stomatitis (caner= oris, or noma) is fortunately much less common than the other inflammatory affections of the mouth and cheeks. The disease is a very serious one, and in the large majority of cases proves fatal to the child. Even when recovery happily occurs, the destruction of tissue, if at all extensive, leads to very unsightly contraction of the side of the face.
Causation.—Cancrum oris is seldom seen, except in hospital practice, or amongst the poor. It appears to be one of the consequences of a weakly habit of body, and is most probably predisposed to by insanitary condi tions and insufficient food. The cases which have come under my notice have been in children at the East end of London, living in miserable, squalid dwellings, and very poorly clothed and fed. Sometimes the gan grene arises as a sequel of a specific fever or serious inflammatory dis ease. Thus, it has been known to follow measles, typhoid fever, scarlatina, and small-pox. It may appear in scrofulous and tubercular subjects, or in children who have been exhausted by a prolonged attack of broncho pneumonia, or catarrhal derangement of the bowels: It is doubtful whether the injudicious and prolonged use of mercury can set up the disease. That it can do so, although stated positively, has been denied with much reason. In any case, it is important not to mistake the early symptoms of the dis ease for those of mercurial poisoning.
Ulcerative stomatitis is said, in rare cases, to end in cancrum oris. The two diseases appear to be induced by very similar conditions. A little girl, aged five years, died in the East London Children's Hospital from exten sive gangrene of the right side of the face. A few days afterward, her brother, aged seven years, was admitted with severe ulcerative stomatitis, inside the left cheek. The parents of these children were very poor, and the patients themselves had been half-starved and very insufficiently clad. Neither had lately suffered from any acute disease. Cancrum oris is rarely seen after the sixth year, and girls are said to be more subject to it than boys.
111orbid Anatomy. —On post-mortem examination of cases of gangrenous stomatitis, the affected part of the cheek or lip is found to be swollen, tense, and hard to the touch. It presents, at its most prominent part, a dry, black, well-defined slough. This varies in size and shape, according to the extent to which the mortification of the tissues has spread. It may
dip more or less deeply into the substance of the cheek, and always in volves both surfaces. The tissues in the neighbourhood of the slough are thickened, infiltrated, and hardened. Often the dry, black eschar occupies the surface of the cheek ; beneath it, the tissues are swollen and indurated, and in the interior of the mouth, at the affected part, the mucous mem brane is seen to be occupied by a greyish ulcerated surface, or a moist, loose slough, which can be readily scraped away with the handle of the scalpel.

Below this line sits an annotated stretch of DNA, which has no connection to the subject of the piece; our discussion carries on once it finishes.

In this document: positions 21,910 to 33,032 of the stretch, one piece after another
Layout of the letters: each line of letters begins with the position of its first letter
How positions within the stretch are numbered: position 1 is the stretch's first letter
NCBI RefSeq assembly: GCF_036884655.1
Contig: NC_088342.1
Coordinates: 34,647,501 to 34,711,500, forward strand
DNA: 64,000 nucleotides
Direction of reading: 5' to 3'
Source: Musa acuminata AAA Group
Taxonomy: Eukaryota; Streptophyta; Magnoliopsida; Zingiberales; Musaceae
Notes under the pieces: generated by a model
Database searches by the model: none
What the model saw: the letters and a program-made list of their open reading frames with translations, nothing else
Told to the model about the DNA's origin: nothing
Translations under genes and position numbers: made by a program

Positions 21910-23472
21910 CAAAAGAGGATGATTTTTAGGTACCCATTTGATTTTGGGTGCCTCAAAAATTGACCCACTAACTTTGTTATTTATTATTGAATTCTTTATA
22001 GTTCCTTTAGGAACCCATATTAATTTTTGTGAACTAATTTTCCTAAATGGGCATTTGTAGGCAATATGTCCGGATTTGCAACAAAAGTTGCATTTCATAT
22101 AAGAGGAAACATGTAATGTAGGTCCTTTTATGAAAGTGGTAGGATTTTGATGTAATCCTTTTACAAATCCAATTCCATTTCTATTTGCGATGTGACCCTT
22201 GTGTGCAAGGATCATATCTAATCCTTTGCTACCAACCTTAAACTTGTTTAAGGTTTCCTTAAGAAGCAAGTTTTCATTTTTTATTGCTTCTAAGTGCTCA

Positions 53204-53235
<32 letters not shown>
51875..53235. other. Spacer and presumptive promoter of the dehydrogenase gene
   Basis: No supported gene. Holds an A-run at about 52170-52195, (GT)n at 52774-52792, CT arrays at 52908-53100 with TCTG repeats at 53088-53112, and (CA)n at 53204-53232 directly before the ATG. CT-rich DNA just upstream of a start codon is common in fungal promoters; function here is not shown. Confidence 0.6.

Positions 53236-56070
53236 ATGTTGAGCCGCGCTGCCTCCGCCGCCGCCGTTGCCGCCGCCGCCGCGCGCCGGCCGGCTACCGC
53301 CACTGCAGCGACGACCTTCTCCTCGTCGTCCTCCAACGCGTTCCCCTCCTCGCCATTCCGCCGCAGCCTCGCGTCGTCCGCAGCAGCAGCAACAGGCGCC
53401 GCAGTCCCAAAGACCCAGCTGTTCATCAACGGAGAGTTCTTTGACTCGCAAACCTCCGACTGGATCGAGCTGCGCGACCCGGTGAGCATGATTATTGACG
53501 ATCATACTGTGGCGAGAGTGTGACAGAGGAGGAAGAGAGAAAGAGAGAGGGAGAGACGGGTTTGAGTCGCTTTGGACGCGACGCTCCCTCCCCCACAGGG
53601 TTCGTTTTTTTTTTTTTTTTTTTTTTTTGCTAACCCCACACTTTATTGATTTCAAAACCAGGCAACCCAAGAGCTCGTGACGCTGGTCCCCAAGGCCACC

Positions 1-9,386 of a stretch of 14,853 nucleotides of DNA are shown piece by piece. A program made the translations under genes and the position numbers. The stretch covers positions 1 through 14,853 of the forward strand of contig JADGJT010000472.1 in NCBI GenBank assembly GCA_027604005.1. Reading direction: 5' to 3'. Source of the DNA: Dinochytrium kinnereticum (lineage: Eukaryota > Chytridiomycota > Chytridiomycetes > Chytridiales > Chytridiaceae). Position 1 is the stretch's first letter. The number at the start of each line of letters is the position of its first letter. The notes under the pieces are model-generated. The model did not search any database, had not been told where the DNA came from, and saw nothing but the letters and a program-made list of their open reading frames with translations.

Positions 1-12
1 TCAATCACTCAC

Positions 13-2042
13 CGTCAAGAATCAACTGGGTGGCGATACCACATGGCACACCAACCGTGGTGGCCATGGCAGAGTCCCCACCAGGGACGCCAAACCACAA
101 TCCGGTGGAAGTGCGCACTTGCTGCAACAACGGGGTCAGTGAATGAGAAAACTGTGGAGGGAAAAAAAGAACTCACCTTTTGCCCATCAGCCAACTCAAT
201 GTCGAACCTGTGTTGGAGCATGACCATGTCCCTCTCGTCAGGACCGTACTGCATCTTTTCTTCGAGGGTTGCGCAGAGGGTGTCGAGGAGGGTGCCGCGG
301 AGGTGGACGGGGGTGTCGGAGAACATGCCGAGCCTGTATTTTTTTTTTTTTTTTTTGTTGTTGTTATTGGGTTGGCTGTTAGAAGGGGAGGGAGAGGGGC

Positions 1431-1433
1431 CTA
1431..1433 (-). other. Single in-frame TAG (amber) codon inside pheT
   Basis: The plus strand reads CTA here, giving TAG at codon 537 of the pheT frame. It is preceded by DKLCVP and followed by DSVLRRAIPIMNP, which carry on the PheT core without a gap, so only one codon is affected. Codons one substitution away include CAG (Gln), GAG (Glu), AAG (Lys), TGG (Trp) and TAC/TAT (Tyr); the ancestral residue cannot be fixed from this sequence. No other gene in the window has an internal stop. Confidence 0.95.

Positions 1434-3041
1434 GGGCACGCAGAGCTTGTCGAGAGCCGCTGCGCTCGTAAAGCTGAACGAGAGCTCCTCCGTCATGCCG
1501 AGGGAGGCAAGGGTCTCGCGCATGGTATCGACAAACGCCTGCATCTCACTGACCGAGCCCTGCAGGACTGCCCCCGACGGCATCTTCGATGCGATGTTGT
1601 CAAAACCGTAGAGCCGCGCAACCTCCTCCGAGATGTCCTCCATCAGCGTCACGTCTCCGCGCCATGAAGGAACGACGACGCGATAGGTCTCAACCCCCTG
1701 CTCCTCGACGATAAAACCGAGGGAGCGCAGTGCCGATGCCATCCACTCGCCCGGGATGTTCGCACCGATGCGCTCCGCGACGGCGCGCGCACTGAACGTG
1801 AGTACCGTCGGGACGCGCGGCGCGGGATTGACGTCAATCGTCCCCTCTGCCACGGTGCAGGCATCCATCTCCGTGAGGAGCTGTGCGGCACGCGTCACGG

The gums at the seat of disease are often sloughy and soft ; the teeth are loosened, and the alveolar processes blackened and necrosed. Some times the lymphatic glands in the neighbourhood are enlarged.
According to Rilliet and Barthez, the smaller blood-vessels of the dis eased cheek are obliterated by coaguim where they pass through the mor tified tissues. In parts merely infiltrated and swollen they are still perme able, although their walls are thickened. Batta Segale states that he has discovered micrococci and bacilli in the detritus obtained from the gan grenous lesion, but it is not clear that the noma was dependent upon the presence of these organisms.
Other organs may be the seat of disease. Bronchopneumonia is very common, and pymmic abscesses have been found in the lungs. Sometimes gangrene of other parts has been seen, especially of the lungs and the vulva or scrotum.
Symptoms.—In some cases pain in one side of the face is the first symptom complained of. The child looks pale and ill ; the face begins to swell, and at the same time, or soon after, examination of the cheek de tects a firm spot, around which the tissues are soft and oedematous. At this stage, inspection of the interior of the mouth will discover a small greyish ulcer of the mucous membrane, corresponding to the hardened spot felt in the substance of the cheek. The breath has a gangrenous odour, and a dark bloody saliva escapes from the mouth. There is little or no fever ; the pulse is small and frequent, and the child is unwilling to take solid food, probably from the pain excited by mastication. Soon the affected cheek becomes tense and shining, the swelling increases, and a small red spot forms on the surface. At thesame time a brown slough developes on the mucous membrane.